May I Pop Some Corn?
by the American Sunday-School Union
"May I pop some corn?" asked Eddie.
"Yes," answered his mother; and laying down
her work, she went to the closet and got for him
several small ears—some red and some white—the
kernels of which where not half so large as those
of common corn.
Eddie took a white bowl and sat down on the
carpet by his mother with the tiny ears in his apron.
He worked away for some time, shelling first one ear
and then another, till every little kernel was in the
bowl, and nothing but cobs left. These he thought
would help to build a "log-house," so he put them
in his play-box, with those he had treasured before,
and took his bowl to the kitchen.
Kate, the cook, was a coloured woman, and she
loved children. When he said to her, "Mother
told me I might pop some corn," she cheerfully
placed the iron pan on the stove, and when it was
hot enough, told him he might put in the corn.
Pretty soon it went Pop! pop! pop! till the pan
was filled with snow-white kernels. Eddie always
wondered how they could turn inside out and suddenly
grow so large. He did not understand that it
was because of the expansion or swelling of the air
within the hard case, which then burst open to find
Eddie popping corn.
Eddie was very busy for some time in the kitchen
attending to his corn. When it was all done, he
separated that which was popped from that which
was only parched, and put it in different dishes. He
gave his dog Philo some of the brown kernels, and
he seemed to like them as well as Eddie himself.
Eddie enjoyed hearing him crack them with his
sharp teeth, and would stroke his great head, and
say kindly, "Poor Philo! you are a good Philo;"
and the dog would wag his tail as much as to say,
"Dear Eddie! you are a good Eddie."
After giving Philo his share, and Kate hers,
Eddie carried up a large dishful to his mother and
the children. He did not wish to eat it all himself
for he was a generous boy and always liked
to have others partake of his pleasures, whatever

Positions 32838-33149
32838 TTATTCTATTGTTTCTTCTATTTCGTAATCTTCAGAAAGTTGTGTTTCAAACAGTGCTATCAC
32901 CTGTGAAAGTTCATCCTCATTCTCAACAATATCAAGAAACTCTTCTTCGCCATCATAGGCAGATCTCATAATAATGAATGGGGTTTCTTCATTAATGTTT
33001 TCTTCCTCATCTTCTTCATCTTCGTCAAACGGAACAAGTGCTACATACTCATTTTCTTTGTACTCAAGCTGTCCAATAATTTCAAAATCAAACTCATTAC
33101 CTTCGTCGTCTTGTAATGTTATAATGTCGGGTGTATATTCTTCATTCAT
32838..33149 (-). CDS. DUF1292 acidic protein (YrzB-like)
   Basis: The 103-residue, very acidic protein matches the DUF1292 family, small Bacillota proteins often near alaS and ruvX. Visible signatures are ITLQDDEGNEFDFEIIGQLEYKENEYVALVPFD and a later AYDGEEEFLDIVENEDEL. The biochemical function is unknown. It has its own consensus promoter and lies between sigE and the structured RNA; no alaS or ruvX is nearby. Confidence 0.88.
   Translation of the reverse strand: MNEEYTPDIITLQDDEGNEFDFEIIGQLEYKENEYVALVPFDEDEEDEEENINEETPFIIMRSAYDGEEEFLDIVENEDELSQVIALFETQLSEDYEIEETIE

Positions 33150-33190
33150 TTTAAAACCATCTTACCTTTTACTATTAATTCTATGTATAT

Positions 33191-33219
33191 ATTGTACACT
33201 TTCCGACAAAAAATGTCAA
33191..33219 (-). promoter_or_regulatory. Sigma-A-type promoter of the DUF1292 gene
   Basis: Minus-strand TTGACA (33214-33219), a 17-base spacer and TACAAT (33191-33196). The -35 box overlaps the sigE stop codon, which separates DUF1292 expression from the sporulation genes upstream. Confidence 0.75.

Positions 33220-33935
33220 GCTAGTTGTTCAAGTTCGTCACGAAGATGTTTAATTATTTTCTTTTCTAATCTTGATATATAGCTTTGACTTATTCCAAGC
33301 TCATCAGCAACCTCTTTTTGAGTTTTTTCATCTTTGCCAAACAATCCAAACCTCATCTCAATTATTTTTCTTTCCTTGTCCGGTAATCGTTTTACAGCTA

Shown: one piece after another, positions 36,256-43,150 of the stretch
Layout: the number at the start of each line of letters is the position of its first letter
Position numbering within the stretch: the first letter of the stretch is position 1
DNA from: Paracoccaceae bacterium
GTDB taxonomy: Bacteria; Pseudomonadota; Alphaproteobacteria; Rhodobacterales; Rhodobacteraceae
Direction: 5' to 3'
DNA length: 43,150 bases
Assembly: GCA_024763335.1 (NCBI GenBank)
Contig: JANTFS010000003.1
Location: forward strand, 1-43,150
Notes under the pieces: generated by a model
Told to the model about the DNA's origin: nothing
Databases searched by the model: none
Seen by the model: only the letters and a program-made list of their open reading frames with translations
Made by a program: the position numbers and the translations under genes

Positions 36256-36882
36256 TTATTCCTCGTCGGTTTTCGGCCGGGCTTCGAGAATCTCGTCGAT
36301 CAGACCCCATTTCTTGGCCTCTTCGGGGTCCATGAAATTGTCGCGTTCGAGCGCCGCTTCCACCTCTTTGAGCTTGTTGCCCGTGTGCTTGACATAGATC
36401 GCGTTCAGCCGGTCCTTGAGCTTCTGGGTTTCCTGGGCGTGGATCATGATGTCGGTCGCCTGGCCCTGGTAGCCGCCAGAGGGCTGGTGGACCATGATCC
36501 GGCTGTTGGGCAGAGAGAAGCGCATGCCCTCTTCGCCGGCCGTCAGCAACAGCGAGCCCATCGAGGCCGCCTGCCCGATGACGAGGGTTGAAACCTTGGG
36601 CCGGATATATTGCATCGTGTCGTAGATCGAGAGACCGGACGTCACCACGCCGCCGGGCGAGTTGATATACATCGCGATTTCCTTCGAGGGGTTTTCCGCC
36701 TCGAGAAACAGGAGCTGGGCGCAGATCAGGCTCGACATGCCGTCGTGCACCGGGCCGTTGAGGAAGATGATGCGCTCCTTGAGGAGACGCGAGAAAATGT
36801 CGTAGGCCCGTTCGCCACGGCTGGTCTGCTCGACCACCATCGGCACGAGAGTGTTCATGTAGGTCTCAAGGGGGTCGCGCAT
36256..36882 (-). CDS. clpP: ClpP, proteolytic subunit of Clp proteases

they might be. He reserved some of the
nicest of it in a tumbler, which he placed on his
mother's work-table. Mrs. Dudley took a little,
saying to him,
"If you miss your corn, Eddie, you will know
what has become of it."
He looked up from his play quite soberly, and
said slowly, "Mother, if you wish to eat more you
may, but Iam not going to."
"Why not, my child?"
"I am going to save it for father."
Mrs. Dudley was pleased to see Eddie willing to
deny himself to give to others, so she said to him,
"That is right." When his father came home from
his business, Eddie placed the tumbler beside his
plate on the tea-table. After the blessing was
asked, Mr. Dudley, looking at the children, inquired,
"Where did this come from?" "I popped it,"
answered Eddie. And his father thanked him with
a kind and loving smile.
Eddie was much happier than if he had eaten all
the corn himself, for he had made others happy by
his generosity. "It is more blessed to give than to
receive," the Bible tells us; and Eddie had been
learning this truth in the great pleasure he felt in
dividing his popped corn with others. I hope you
who read this story know how to sympathize with
him. If you do not, will you try the experiment,
and see if you are not far happier to share your
corn, or your candy, or whatever else you may have,
with your brothers and sisters, and those around
you, than you are to devour it yourself? I have
seen little chickens seize their favourite morsel and
run away and hide where they could eat it all alone;
but I should be sorry to think that any child would